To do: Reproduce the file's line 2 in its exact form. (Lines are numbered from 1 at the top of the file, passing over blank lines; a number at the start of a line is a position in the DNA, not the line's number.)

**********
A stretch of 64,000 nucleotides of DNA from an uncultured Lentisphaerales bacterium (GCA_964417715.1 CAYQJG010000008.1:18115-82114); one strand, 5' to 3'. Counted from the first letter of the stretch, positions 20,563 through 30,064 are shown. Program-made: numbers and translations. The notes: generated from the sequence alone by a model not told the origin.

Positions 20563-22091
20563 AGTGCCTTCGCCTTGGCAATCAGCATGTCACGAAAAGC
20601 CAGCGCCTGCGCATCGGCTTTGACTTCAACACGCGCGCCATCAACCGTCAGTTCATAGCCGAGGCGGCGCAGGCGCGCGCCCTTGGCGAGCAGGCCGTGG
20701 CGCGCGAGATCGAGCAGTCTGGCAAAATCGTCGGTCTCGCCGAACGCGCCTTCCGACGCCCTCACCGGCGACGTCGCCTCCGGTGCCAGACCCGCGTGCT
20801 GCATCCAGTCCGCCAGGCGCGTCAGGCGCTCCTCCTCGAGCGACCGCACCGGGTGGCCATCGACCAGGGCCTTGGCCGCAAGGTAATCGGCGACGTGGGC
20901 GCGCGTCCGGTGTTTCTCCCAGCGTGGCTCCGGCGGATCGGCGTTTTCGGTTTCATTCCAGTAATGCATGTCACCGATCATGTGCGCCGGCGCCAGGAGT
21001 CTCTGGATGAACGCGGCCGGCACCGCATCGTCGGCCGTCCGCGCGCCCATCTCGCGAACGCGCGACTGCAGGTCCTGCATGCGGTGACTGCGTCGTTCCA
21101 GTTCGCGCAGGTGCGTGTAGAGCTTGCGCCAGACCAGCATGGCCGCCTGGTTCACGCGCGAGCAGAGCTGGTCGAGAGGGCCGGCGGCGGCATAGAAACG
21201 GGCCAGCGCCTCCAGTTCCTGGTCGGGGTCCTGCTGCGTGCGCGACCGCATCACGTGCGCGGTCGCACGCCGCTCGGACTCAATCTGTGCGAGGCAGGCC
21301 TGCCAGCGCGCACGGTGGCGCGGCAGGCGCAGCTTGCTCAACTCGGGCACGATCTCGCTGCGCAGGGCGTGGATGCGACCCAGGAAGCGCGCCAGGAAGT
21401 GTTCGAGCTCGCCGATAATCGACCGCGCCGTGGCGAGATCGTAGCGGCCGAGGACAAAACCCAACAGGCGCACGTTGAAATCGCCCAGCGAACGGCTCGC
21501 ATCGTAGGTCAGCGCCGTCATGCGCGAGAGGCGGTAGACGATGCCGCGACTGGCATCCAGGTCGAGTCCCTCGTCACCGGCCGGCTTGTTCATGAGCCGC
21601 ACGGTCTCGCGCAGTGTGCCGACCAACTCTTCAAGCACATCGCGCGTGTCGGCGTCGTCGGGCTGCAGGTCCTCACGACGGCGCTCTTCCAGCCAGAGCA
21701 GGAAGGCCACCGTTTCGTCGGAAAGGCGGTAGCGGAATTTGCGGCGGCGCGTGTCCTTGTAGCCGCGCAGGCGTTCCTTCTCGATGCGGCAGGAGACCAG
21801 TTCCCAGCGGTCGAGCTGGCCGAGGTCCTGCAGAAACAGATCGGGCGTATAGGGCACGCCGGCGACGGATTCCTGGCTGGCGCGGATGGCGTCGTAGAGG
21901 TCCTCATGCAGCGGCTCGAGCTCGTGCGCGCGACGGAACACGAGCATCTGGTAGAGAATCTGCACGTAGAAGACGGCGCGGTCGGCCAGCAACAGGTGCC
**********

Positions 20563-22091